In my opinion, there’s nothing wrong with either doctrine. In fact, someone’s play style reveals a lot about why they play games and what motivates them to win. The former group, whom I’ll call the Glory players, enjoy the thrill of the win. They get satisfaction from besting their opponents and knowing that they played well enough to beat everyone else. The Fun players enjoy the thrill of the game itself – the spectacle of seeing how a game plays out and the split second decisions that can make or break a game. Winning is merely the goal, but the real pursuit comes from enjoying the fight.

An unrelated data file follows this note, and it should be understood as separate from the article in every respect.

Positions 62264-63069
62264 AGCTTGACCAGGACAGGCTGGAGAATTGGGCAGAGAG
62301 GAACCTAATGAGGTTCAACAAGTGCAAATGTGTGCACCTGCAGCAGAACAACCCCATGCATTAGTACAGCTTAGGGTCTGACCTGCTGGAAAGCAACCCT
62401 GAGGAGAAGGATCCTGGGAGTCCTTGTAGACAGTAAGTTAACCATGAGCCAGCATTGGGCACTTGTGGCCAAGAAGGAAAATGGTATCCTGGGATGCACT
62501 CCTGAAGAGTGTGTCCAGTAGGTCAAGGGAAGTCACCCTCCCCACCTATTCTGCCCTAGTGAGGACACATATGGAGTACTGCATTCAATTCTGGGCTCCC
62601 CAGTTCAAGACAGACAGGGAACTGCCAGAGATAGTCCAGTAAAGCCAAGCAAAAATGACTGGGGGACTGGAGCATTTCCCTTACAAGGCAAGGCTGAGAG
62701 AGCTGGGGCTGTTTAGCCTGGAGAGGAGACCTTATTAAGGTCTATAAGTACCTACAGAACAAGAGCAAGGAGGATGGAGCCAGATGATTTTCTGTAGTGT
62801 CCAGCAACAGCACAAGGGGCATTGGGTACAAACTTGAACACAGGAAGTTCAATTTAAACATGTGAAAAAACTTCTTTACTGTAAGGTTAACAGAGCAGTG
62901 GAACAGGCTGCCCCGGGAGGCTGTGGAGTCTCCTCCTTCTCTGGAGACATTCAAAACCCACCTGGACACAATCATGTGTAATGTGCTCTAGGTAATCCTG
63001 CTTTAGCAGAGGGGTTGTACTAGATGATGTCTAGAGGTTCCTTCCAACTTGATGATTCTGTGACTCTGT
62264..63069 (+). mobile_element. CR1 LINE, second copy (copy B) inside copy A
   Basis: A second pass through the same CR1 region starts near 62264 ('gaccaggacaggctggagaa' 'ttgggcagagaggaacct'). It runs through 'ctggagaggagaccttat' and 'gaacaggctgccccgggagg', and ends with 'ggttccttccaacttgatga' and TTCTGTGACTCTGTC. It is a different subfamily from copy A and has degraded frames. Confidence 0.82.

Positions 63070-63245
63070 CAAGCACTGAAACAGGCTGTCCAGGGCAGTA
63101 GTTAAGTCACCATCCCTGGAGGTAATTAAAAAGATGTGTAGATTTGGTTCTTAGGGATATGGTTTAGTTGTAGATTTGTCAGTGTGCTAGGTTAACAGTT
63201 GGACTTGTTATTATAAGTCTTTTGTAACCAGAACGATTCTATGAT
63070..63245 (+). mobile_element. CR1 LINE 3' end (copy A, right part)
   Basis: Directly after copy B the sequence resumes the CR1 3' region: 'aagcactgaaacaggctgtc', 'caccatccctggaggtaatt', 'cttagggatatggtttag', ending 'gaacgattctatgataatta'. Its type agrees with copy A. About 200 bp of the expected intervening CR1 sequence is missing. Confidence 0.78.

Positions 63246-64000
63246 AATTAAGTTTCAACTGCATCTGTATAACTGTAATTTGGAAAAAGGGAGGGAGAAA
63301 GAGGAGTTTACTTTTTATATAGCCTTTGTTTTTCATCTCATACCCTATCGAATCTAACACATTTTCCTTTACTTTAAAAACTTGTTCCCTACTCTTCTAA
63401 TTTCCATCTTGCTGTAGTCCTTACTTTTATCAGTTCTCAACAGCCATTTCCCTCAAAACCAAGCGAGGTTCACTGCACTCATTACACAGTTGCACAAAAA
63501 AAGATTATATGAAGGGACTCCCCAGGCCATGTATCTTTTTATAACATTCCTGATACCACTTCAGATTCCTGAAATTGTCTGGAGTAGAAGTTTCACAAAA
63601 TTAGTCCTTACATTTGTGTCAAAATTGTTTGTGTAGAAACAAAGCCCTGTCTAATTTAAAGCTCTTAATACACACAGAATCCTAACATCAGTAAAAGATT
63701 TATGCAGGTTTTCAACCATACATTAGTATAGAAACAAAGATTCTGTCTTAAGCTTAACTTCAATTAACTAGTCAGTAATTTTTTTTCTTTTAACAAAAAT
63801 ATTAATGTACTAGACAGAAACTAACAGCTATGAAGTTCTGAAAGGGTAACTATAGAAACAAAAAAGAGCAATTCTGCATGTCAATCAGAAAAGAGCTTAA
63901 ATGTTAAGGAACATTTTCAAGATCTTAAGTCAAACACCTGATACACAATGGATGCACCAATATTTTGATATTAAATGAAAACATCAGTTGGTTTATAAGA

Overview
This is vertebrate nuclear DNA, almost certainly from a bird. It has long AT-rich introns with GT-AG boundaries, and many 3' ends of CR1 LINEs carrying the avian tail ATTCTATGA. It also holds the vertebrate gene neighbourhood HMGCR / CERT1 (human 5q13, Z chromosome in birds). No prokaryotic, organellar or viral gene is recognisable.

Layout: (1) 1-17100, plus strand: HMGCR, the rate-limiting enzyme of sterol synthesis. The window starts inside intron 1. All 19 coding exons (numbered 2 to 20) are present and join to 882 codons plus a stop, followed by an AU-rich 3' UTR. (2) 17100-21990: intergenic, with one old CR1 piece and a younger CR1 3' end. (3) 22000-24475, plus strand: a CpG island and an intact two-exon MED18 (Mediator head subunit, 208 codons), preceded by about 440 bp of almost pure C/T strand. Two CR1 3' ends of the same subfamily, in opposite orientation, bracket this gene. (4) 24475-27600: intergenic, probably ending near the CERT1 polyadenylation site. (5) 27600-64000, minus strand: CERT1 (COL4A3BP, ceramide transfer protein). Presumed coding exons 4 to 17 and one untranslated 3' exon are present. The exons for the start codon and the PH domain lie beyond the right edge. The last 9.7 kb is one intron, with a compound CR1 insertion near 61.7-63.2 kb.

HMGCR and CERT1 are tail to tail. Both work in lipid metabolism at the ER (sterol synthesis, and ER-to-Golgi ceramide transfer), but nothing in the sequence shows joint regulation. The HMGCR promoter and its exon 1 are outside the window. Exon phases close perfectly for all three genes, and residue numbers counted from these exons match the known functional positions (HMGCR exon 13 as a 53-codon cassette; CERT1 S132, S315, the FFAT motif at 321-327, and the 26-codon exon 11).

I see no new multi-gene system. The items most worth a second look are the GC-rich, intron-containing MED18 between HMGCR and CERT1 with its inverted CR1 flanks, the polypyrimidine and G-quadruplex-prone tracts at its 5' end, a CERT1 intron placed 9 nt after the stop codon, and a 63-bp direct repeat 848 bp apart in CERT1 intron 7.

I am firmly entrenched within the latter group, so it should come as no surprise that I’m thrilled I’ll be able to enjoy Smash games as my entertaining, albeit less-powerful favorite characters in the For Fun multiplayer. Whenever I play Smash with Andrew and Tim (my second roommate), I find it frustrating that the rules must always be fixed to no-items, Final Destination (with some leeway given for The Great Fox or perhaps Zelda’s Temple). Perhaps they might begrudgingly agree to a Fun match, but as far as I can tell, they certainly won’t have as good a time of it. And if they’re killed by an item like a Bomb-omb or a Hammer, they’ll definitely contest the win. Or heaven forbid they trip in the middle of a match and die because of it. I’ll never hear the end of it.